Welcome to another piano review, Stu Harrison is taking a fresh look at the Kawai Novus NV10 Piano – one of the piano industry’s most ambitious examples yet of a manufacturer successfully simulating an acoustic grand piano experience with a hybrid piano. We’ll be taking at the Millennium III Hybrid action with its optical sensor technology (this is a real grand piano keyboard action, for those just beginning their research), we’re going to be talking about its piano sound engine, its cabinet, all of the features, everything that you get as a customer looking for a hybrid digital piano in the Kawai Novus 10. So thank you very much for being here. If it’s your first time here, please do subscribe to the channel.
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If you’re seeing this review in the first place, you’ve entered the world of hybrid digital pianos, and likely doing some diligent research. The Kawai Novus 10 has been out for some time – just over a year – and has certainly received lots of reaction over that time. So why return to do a second take on the instrument? I think when a brand new product first comes out, the hype and the initial reviews can influence your own impressions, and cloud you from truly getting a sense of what is there, which of course prevents you from giving a truly authentic review as well. After having spend many, many hours in front of the Novus 10 since that time, I thought that it would be helpful to share a second perspective. I think you’re going to find this feedback helpful, or at least certainly, I hope you’re going to find this feedback helpful.
Sound & Action
Let’s start with the tone and the sound of this instrument. I usually split up action and sound into two separate categories when I’m reviewing a digital piano because, in a lot of cases, it’s possible to talk about them as two totally separate entities. However, with the Novus 10 the integration of the two is so thorough that we can’t really split up sound and tone when we’re talking about the Novus. And one of the reasons why that is, is it’s the first piano, a digital piano that Kawai has put out that uses a full acoustic action, named the Millennium III Hybrid Action. In fact, even the lid can be taken off just like as though it were a grand piano. And I can look at here and I can see the full key stick lengths. I can see the cap stands, I can see the jacks. It’s remarkable to think that this doesn’t look any different were I to remove the fallboard from a GX2.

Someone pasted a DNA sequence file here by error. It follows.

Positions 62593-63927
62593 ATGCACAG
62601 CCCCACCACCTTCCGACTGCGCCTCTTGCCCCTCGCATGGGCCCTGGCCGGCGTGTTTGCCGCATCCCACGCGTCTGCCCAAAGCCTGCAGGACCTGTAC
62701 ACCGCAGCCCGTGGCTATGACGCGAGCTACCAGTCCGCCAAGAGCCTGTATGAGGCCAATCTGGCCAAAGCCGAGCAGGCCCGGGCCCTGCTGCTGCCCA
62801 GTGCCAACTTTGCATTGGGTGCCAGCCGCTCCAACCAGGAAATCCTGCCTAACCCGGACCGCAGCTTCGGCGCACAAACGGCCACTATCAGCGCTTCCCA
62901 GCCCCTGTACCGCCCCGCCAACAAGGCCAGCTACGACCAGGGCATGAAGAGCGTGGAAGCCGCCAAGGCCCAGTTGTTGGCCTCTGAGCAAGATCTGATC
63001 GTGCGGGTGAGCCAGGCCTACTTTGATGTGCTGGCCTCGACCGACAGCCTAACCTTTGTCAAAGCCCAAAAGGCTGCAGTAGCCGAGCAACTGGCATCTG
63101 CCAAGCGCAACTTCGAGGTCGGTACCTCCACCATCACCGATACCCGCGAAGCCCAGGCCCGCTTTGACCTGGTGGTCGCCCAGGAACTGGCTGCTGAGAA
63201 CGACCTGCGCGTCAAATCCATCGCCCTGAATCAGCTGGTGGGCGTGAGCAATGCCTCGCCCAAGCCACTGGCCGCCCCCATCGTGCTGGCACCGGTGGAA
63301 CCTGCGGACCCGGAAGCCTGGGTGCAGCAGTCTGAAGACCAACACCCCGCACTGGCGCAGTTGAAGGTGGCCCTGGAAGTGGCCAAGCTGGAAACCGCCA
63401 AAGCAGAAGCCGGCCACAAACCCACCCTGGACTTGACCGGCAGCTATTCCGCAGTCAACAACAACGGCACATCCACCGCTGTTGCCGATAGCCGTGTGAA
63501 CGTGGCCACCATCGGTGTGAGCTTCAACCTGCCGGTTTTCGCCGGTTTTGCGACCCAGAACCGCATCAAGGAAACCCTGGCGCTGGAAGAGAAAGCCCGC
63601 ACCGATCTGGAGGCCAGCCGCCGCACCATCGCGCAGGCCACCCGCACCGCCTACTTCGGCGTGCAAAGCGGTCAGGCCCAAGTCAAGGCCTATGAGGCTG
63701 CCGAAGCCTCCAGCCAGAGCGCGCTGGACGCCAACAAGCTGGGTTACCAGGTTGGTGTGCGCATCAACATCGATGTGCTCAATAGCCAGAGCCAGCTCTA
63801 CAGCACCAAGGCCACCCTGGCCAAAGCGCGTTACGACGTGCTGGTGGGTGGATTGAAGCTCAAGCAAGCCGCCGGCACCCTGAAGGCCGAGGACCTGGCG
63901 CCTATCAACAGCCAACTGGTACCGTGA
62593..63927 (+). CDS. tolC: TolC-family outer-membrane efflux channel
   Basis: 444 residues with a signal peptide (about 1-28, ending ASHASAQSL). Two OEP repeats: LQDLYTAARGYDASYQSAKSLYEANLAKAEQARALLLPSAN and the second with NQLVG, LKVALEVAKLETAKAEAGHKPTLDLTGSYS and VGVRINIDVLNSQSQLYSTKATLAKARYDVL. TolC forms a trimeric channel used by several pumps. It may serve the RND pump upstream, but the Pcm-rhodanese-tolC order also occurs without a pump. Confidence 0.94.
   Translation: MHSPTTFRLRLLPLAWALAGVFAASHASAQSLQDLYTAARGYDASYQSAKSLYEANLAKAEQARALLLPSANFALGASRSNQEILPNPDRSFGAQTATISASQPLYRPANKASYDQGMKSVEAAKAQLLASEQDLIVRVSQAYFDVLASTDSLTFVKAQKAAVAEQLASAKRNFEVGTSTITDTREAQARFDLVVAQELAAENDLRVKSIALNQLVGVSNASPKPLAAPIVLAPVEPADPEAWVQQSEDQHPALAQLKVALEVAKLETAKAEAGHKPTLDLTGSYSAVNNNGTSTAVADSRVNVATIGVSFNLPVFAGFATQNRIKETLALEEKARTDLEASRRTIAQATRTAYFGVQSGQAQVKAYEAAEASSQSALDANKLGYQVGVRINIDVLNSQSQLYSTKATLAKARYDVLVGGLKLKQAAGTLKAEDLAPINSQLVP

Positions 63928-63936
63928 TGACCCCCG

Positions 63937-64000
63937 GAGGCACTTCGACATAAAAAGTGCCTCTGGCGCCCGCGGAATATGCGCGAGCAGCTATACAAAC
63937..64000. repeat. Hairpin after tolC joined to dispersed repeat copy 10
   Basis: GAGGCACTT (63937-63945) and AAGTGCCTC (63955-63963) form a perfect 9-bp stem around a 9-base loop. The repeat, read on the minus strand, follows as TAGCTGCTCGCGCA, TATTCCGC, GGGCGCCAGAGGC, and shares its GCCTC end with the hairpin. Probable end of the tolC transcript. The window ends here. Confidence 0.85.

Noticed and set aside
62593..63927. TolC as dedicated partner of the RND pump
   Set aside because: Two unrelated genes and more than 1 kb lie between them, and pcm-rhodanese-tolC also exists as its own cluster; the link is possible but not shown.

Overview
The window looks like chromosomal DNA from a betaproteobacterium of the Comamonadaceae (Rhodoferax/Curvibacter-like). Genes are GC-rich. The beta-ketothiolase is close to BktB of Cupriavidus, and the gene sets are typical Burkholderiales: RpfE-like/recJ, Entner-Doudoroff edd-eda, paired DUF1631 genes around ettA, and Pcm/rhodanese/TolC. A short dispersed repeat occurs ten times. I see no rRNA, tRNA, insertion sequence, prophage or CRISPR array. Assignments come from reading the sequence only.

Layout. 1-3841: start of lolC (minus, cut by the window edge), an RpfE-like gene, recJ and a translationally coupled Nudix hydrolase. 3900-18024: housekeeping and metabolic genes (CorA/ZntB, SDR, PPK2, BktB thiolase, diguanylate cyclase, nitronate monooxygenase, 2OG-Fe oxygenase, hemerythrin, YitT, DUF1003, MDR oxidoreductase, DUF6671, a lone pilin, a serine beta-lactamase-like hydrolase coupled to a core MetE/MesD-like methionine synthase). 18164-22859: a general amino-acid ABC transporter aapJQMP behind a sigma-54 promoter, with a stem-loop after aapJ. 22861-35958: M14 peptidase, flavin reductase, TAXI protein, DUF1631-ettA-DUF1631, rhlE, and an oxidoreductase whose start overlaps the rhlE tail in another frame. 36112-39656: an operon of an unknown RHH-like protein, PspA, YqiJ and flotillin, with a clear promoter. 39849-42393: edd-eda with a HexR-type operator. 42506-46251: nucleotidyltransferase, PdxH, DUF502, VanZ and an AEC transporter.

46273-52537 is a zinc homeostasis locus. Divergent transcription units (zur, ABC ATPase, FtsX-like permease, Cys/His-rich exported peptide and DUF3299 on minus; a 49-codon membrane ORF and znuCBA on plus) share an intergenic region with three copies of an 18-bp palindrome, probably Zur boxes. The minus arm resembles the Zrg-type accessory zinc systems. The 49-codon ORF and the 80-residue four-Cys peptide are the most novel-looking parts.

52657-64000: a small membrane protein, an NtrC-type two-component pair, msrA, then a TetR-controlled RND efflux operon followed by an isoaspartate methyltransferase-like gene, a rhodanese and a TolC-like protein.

The Hybrid Action even simulates the grand piano damper mechanism accurately, and as you look at the action outside of the Novus 10 cabinet, you realize that the only two things missing here is a string, and a wool hammer. EVERYTHING ELSE IS THERE. Some industry observers have compared Kawai’s efforts here to Yamaha’s Avante Grand action that you can find on the NU2 or NU3; and I’d agree that the approach is generally the same, however it then comes down to which action you prefer anyway, and who has done a better job of translating the physical motion of the key action into sound. There’s no doubt that Kawai benefited from Yamaha being the first to tackle it, but in my mind Kawai has raised the bar with overall playing experience.
When I first encountered the Novus 10, I went through periods where I thought the action felt too heavy. I went through periods where it’s like, “Ah, you know, this should be feeling more authentic than it does.” Now, as I said, I’ve come back a week ago after really having lived with this for a long time and I’ve got some tips on do’s and don’ts of really maxing out and enjoying what this Novus can do. Because I will say this unequivocally, once I figured out how to really get the Novus set up, this is the best digital piano I’ve ever played. This is definitely the closest to an acoustic experience I’ve ever come to. I’ve played pretty much everything on the market, but it took me a little while to figure out exactly how to achieve that sense of realism.
So, first of all, let’s talk about the SK-EX rendering sound engine itself. So this is a multi-channel sampling of a Shigeru Kawai SK-EX concert grand. So that means that they are taking samples from different parts of the concert grand and those are being ported specifically to different speakers with some absolutely cutting-edge Onkyo processing. And if you’re using the Onkyo headphone amplifier, you get their discrete spectramodule capable of Spatial Headphone Sound. They’re also taking a multi-velocity sample. And in a first for Kawai, the Novus 10 in pianist mode has unlimited polyphony, revealing that there’s actually quite a bit of modelling going on – not to mention a crazy level of memory and processing chops loaded in. When you compare the wav output of this machine to some of the previous top models, the structure and detail in the output is at an entirely new level of resolution – which if you’re pushing that signal through insufficiently capable speakers or amplifiers, just gets lost – but in this case, nothing is wasted.